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Retirement

ASIC info ‘casts SMSFs in a very poor light’

By Grace Ormsby · October 16 2019
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Retirement

ASIC info ‘casts SMSFs in a very poor light’

By Grace Ormsby
October 16 2019
Reading:
egg
egg
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ASIC info ‘casts SMSFs in a very poor light’

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By Grace Ormsby · October 16 2019
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The SMSF Association has expressed disappointment at the tone of an Australian Securities and Investments  Commission fact sheet that questioned the suitability of SMSFs for some individuals.

Last week, the Australian Securities and Investments Commission (ASIC) raised an alarm for Australians that while consumers are aware of the potential benefits for self-managed super funds, they are not “equally alive” to the considerable risks and responsibilities that come with the deal

The regulator had identified six separate areas in a fact sheet for consumers to advise them of the potential pitfalls of creating an SMSF, which is what the SMSF Association has taken issue with.

According to the association’s CEO, John Maroney, although the organisation does concur with ASIC’s message to “speak to your financial adviser about whether an SMSF is right for you”, he said it’s disappointing that the tone of the fact sheet “casts SMSFs in a very poor light”.

“By the fact sheet’s focus on risks and the use of inconsistent data sources, SMSFs are again portrayed negatively, especially those funds with balances of less than $500,000.”

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He said the association takes issue “with the representation that the typical cost of running an SMSF is $13,900 a year”.

The use of averages ignores distortions from very large SMSFs and those who choose to use extensive administration and investment services, according to the CEO.

“We will consult with ASIC on the use of this figure, noting that the SMSF software provider Class, in its submission to the Productivity Commission, indicated the adjusted average cost for lower balance funds was about half that amount or even lower, while our understanding is that many SMSFs operate with total annual expenses below $5,000,” he continued.

“Although the document explicitly states that ‘care must be taken when using SMSF performance figures, particularly when making comparisons’, it still argues that SMSFs with balances below $500,000 underperform, on average, the APRA-regulated funds.”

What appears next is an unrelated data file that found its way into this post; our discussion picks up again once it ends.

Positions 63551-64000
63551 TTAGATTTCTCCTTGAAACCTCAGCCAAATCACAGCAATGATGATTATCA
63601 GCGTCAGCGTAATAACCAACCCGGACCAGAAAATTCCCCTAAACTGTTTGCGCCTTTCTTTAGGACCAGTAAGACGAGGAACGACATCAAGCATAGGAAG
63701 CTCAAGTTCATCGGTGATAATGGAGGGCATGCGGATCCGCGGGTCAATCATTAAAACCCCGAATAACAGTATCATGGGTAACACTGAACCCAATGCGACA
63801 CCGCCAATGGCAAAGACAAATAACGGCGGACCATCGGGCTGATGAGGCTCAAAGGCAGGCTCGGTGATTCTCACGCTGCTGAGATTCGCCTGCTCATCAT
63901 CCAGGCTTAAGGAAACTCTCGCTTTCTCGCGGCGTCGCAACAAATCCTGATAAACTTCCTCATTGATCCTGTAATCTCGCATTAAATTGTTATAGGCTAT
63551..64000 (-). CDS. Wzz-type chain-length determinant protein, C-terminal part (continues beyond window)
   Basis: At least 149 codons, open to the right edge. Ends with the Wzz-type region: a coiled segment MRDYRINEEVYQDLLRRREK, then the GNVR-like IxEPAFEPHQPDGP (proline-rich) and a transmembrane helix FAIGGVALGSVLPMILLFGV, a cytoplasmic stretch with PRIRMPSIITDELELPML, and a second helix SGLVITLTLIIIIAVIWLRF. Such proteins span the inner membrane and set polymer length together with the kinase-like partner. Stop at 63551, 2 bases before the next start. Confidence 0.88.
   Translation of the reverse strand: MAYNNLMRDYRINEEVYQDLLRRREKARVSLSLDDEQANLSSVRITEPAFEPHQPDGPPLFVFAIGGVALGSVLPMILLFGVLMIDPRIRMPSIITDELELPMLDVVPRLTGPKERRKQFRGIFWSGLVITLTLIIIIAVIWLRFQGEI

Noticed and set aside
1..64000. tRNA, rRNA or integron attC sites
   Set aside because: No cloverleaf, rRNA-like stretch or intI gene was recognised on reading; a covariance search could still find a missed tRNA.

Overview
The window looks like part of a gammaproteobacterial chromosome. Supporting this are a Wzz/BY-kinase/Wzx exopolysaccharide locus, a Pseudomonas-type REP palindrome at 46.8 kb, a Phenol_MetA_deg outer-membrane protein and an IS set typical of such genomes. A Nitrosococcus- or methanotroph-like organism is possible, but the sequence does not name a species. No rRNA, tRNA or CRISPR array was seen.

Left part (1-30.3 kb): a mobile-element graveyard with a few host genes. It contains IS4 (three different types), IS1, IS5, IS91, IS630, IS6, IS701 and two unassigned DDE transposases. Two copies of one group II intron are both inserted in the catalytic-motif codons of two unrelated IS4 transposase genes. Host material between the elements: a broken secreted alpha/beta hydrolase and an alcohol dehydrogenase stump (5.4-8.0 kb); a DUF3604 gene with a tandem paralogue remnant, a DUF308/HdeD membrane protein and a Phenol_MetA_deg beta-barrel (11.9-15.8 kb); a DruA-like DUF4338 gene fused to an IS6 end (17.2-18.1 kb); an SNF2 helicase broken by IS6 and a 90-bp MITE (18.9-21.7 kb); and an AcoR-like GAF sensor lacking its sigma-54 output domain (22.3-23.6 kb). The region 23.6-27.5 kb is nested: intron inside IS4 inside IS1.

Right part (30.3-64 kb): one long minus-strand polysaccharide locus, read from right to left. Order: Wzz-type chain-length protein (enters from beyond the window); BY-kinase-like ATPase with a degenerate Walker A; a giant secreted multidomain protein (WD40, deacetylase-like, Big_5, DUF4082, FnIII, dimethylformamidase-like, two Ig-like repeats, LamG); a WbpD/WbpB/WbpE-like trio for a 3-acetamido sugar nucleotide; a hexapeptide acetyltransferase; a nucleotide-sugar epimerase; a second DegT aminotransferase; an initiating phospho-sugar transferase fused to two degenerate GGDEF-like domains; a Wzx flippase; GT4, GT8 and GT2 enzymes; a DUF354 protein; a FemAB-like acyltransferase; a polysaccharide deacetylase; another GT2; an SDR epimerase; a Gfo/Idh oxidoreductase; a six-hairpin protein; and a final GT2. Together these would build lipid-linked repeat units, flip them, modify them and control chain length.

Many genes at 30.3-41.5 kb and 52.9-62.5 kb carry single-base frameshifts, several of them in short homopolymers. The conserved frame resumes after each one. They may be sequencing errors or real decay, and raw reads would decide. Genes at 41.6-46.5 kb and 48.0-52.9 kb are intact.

The association has a “strong belief” that these comparisons lack balance when factors such as data consistency problems, investment return and expense calculation methodology and the retiree demographics of SMSFs compared with APRA-regulated funds are considered, Mr Maroney continued.

He said that in reality, “it’s very difficult to make accurate, cost-effectiveness comparisons – a point ASIC’s document would appear to concede”.

According to Mr Maroney, SMSF establishment and advice costs vary considerably to costs incurred by APRA-regulated funds, which materially distorts SMSF returns for new and lower balance funds in particular.

He also said insurance premiums and interest payments on investment loans are included as SMSF expenses, but not for APRA-regulated funds.

The association also piped up about the cost-effectiveness debate, which Mr Maroney argued “must be extended beyond a mere analysis of net returns and costs and consider the cost of running an SMSF over the long term, as well as the varied motivations that SMSF members have in setting up their own funds, such as increased control and their individual retirement goals”.

Mr Maroney also expressed a curiosity about ASIC’s use of the figure of SMSF investors taking 100 hours a year to run an SMSF as “wholly negative”.

“From our perspective, it is a positive outcome if people are taking the time to actively engage with the investment and management of their retirement savings, a persistent challenge since compulsory superannuation was established in 1992.

Despite holding a number of concerns, the SMSF Association said the fact sheet does provide a timely warning about the need for an individual to get specialist advice before establishing an SMSF.

It also endorses ASIC’s concerns around property spruiking as mentioned in the fact sheet.

“We encourage ASIC to remove this egregious element from the industry – something all the specialist SMSF advisers we represent would welcome,” he said.

 

ASIC info ‘casts SMSFs in a very poor light’
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About the author

Grace is a journalist on Momentum Media's nestegg. She enjoys being able to provide easy to digest information and practical tips for Australians with regard to their wealth, as well as having a platform on which to engage leading experts and commentators and leverage their insight.

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About the author

Grace is a journalist on Momentum Media's nestegg. She enjoys being able to provide easy to digest information and practical tips for Australians with regard to their wealth, as well as having a platform on which to engage leading experts and commentators and leverage their insight.

Join The Nest Egg community

We Translate Complicated Financial Jargon Into Easy-To-Understand Information For Australians

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